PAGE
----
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The Weekly paper of the New Communist Party of Britain


A decent living for all workers!

by New Worker correspondent

THE TORY Government unveiled its autumn budget this week with plans to create a new post-COVID‑19 economy. But whether Chancellor Rishi Sunak’s policies for modest increases in spending on transport and the health service fit the bill is another matter altogether.

Sunak’s measures will do nothing to counter rising prices. He’s ruled out Labour’s demand for a cut in VAT, still at an EU-style 20 per cent, on household heating fuel and electricity supplies. A modest raise in the minimum wage and tinkering around the public pay scales, which is all the Government has in mind, will easily be offset by the increase in National Insurance and the £1,000 per year cut in Universal Credit.

The Chancellor says we’re entering a new economic “age of optimism”, but robbing Peter to pay Paul, recycling spending pledges, ending the public sector pay freeze and upping the minimum wage to £9.50 per hour is clearly not it.

The unions are instead calling for a proper plan for wage growth following the publication of figures that show that the real value of median pay has not increased after more than a decade of Tory rule.

“Everyone who works for a living deserves a decent living,” TUC general secretary Frances O’Grady said. “But the last 12 years have been the worst period for wage growth since Napoleonic times.

“We need a proper plan from the Chancellor to get pay rising across the economy.”

The TUC says that: “The pandemic showed us that when government, unions and business work together we can make a real difference. The Coronavirus job retention scheme, forged through social partnership, helped save nearly 12 million jobs. But the current chaos in our energy markets, at our petrol pumps, and in our increasingly erratic climate shows what happens when government fails to plan for the future. Working families face a cost-of-living crisis. And job losses, price hikes, and shortages hit those on lowest incomes hardest.”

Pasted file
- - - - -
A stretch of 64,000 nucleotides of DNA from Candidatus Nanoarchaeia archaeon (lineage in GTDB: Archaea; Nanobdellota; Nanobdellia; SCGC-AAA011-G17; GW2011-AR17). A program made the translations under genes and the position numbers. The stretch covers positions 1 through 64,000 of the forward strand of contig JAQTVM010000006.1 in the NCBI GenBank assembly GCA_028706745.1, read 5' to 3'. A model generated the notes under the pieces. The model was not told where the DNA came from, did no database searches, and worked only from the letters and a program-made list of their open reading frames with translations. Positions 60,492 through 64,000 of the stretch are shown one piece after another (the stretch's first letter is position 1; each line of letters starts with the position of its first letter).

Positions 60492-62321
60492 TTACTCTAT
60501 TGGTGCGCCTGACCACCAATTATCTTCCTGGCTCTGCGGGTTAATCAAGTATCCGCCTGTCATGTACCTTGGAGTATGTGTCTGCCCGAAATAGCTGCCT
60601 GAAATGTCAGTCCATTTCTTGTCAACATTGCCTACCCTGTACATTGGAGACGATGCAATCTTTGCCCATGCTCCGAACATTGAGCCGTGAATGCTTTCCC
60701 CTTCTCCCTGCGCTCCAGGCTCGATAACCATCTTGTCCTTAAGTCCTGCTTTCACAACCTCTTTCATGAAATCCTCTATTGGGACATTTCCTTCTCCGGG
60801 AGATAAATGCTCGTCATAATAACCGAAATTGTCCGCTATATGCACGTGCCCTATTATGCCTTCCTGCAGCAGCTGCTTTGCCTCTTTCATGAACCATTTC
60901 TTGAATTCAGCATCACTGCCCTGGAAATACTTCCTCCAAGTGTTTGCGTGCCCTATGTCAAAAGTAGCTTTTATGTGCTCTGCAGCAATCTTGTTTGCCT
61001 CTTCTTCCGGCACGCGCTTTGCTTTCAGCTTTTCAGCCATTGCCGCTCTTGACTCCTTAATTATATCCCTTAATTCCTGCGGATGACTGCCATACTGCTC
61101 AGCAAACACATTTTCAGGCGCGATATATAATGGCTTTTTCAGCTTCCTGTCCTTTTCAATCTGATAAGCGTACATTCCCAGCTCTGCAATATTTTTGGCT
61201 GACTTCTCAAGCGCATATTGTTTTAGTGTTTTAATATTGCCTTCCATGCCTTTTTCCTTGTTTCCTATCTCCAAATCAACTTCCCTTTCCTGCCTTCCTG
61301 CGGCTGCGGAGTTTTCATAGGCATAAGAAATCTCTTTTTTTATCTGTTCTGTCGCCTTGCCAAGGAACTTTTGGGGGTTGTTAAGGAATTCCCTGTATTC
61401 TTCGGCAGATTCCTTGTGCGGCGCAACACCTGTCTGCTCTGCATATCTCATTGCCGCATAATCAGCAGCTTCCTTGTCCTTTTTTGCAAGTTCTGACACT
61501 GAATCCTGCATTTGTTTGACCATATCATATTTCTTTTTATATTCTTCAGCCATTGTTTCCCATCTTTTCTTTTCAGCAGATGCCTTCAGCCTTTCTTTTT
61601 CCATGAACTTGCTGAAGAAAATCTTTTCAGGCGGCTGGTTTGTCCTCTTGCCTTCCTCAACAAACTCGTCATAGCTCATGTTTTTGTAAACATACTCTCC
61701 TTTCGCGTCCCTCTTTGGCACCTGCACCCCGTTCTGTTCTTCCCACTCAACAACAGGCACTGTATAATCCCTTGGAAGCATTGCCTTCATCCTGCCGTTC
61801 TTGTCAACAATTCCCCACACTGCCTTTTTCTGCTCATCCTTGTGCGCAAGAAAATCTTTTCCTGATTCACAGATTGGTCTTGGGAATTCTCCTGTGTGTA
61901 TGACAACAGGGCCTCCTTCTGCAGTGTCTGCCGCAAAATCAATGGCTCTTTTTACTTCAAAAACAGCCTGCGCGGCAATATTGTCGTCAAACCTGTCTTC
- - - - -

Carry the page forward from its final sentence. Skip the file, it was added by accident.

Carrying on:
Whilst Sunak basks in the media attention the budget always generates, Boris Johnson prepares to strut the world stage at the climate change conference in Glasgow next week. But the shadow of Covid hangs over them amidst growing calls to start ‘Plan B” and stave off another full lockdown this winter.

The Government’s credibility was cast further into doubt this week with the publication of a parliamentary report on the out-sourced Test and Trace system that showed that billions of pounds had been wasted on a Covid tracking app that clearly didn’t work.

This “world-beating” track and trace system was supposed to identify close contacts of people who test positive for Covid, and then tell them to get tested themselves and to self-isolate in case they were infected. But in the end over 60 per cent of infected people were not actually tested.

“When under pressure, as it was over Christmas 2020 and more recently in April, performance deteriorates, with only 17 per cent of people receiving tests within 24 hours in December 2020” the House of Commons Committee of Public Accounts wrote in its report published on Wednesday.

Labour’s Meg Hillier, the committee chair, said the national Test and Trace programme “set out bold ambitions but has failed to achieve them despite the vast sums thrown at it”. The programme received the equivalent of 20 per cent of the NHS’s entire annual budget – £37 billion over two years.

“Only 14 per cent of 691 million lateral flow tests sent out had results reported, and who knows how many took the necessary action based on the results they got, or how many were never used,” she added.